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Author: Bart van Dijk
Title: Triggers

Summary: After giving examples of animals reacting to their environment, Bart discusses what killifish eggs have to "think about" before they hatch, and what you can do to convince those in your tanks that they should  hatch.
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Date first published: Nov. 2000
Publication: Vancouver Aquatic Hobbyist Club newsletter.
Reprinted from Aquarticles:
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by Bart van Dijk
First published in the newsletter of the Vancouver Aquatic Hobbyist Club

The guinea pigs we bought on impulse. They did not have a home yet and the cardboard box had to be cleaned. I blocked the kitchen door and let the guys loose. All during the cleaning I heard alternately subdued noises and very frantic nail scratches on the tiled floor. I stood there utterly amazed. "What were these guys doing?" - they would walk calmly out from under the fridge and then make a mad dash back underneath, over and over again. It took me an hour of watching to realise that they were obeying their built- in command: "Know your way home from anywhere so that you can make it from, in this case, anywhere in the kitchen to under the fridge." Care to guess how long it took me to catch the guinea pigs? Yes it might have taken two hours that one night, but once I learnt to whistle the very high sound that guinea pig mothers use, I found I could freeze them to the spot no matter what they were doing, and they never figured out that it was not their mom for all the six years they were our pets.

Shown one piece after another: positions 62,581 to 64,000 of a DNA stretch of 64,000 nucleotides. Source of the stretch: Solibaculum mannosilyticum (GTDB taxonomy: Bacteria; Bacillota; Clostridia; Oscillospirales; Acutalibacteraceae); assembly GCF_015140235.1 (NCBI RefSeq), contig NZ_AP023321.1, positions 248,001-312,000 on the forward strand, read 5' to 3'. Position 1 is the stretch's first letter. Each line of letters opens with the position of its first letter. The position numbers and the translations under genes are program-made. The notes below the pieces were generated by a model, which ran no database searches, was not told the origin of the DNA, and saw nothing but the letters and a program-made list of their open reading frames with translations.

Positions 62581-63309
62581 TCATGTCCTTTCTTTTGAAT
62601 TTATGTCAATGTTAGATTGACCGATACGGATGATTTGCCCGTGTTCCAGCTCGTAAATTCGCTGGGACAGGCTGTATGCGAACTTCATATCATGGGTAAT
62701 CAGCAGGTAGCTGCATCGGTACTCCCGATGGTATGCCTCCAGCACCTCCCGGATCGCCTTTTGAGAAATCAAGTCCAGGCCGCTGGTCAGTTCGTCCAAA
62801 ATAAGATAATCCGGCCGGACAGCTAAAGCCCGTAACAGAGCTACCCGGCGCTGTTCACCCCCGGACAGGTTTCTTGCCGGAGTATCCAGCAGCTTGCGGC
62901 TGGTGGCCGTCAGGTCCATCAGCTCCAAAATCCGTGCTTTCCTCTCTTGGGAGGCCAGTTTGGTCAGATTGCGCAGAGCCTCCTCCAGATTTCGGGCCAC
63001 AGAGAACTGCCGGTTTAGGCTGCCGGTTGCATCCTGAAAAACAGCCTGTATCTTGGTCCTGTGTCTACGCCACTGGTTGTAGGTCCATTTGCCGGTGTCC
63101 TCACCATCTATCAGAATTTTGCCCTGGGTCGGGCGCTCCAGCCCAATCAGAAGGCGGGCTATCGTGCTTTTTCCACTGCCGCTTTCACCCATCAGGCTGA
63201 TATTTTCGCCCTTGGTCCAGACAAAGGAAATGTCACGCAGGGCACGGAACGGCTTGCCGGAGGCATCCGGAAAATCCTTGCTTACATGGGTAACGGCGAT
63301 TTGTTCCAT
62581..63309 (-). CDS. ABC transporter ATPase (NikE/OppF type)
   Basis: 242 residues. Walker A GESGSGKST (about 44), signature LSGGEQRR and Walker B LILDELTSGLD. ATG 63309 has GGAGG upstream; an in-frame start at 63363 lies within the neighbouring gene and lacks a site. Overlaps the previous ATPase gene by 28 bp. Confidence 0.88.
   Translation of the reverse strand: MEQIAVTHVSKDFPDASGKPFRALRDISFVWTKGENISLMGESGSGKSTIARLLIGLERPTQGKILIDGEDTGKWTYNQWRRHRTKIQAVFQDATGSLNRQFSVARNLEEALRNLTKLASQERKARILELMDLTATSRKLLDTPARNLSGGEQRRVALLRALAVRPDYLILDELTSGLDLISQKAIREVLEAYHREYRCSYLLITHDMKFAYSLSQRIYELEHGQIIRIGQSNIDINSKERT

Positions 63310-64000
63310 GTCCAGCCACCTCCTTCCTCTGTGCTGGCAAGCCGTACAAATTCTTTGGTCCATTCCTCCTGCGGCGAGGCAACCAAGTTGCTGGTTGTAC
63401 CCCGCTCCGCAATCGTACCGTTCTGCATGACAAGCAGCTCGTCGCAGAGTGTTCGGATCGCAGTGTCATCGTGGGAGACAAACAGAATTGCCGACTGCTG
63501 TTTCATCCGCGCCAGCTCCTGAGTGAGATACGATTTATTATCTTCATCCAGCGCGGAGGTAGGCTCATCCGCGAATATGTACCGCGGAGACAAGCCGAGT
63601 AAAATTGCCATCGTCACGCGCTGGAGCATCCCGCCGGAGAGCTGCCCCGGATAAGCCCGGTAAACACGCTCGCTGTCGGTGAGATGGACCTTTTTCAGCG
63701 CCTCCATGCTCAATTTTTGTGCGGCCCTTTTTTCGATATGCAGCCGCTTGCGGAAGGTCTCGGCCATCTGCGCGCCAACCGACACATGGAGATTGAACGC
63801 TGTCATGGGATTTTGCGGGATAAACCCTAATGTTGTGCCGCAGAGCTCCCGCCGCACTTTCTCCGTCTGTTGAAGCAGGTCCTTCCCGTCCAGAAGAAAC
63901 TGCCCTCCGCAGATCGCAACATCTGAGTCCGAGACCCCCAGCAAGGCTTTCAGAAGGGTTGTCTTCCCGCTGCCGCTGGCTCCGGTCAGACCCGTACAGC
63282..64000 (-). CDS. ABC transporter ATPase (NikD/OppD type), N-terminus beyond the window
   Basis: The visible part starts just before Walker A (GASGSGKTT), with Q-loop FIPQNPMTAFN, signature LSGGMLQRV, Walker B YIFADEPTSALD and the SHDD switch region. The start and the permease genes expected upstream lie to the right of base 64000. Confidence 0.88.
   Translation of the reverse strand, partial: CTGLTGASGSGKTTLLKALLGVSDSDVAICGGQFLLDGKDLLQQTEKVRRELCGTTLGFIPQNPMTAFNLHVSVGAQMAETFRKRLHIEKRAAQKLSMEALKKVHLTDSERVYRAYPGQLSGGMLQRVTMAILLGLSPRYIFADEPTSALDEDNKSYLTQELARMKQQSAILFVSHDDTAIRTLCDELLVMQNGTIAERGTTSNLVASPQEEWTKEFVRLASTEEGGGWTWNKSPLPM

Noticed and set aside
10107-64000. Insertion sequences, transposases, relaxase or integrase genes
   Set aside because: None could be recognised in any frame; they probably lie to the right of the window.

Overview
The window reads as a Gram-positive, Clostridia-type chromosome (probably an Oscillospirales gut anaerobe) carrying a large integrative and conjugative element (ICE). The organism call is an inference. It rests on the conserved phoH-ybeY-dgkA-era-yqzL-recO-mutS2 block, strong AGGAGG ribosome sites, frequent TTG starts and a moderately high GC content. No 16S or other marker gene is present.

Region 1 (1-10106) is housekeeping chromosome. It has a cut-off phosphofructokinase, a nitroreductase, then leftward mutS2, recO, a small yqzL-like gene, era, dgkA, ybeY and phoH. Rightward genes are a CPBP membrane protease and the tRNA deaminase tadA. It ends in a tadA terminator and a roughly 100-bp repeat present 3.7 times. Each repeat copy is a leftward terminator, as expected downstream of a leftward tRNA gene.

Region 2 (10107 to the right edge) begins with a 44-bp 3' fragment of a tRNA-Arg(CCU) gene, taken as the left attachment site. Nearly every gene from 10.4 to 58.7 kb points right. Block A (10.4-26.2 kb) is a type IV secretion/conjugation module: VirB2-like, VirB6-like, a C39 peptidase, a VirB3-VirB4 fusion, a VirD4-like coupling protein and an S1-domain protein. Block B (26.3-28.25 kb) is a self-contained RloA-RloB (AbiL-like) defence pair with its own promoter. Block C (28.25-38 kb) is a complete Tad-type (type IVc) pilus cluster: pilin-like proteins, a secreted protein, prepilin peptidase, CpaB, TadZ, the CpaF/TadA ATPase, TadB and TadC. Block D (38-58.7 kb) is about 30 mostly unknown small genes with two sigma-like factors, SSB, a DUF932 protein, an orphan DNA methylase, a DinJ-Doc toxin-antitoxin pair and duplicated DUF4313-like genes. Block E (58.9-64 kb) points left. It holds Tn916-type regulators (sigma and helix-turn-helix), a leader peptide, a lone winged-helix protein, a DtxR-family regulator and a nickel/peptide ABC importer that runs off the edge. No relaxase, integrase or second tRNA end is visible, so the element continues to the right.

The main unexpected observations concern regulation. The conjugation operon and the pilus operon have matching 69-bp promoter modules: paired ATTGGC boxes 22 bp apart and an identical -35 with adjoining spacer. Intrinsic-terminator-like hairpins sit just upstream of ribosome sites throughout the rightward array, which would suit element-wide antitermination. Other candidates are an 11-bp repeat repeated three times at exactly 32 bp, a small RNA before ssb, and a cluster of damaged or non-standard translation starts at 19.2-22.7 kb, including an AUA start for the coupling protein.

A friend of mine in the Queen Charlottes worked as a faller, cutting down huge trees. During lunchtimes he delighted in observing the animals around him. He managed to just about tame a raven, who would come every lunchtime. He started wondering how this raven could manage to fly through all those branches and never hit anything. As his cut progressed away from the raven's area he began to notice how the raven did not fly to him any more "as the crow flies" but was zigging and zagging, and once the idea hit him it was obvious: the raven was flying the old flyways through the now non-existent trees.

Spotty our terrier cross was a bright animal; show her a trick and almost straight away she would do it - learning ability bar none. Yet for all of her eighteen years she would bury the excess food in her dish by scooping the non-existent dirt from the kitchen floor with her nose. Each night she would lay down all the standing grass in her bed by turning around and around. Reading every other dog's territory with her nose was of utmost importance on our evening walks, but it was useless information to her because she knew full well that our lot was her lot, and she knew the boundaries to the nearest inch. She knew that severe penalties always followed crossing the line, but any cat in full flight would make her forget.

* * *

The countryside is bare and boy is it dry… The rain begins to fall, and the dried up ponds and puddles are actually beginning to show a little bit of water….. The little killifishes in their eggshells have been waiting for this ! Depending on the area where they live, they have waited two months to ten months, and quite often when the previous year's rains failed to come, they have been waiting between fourteen and twenty two months.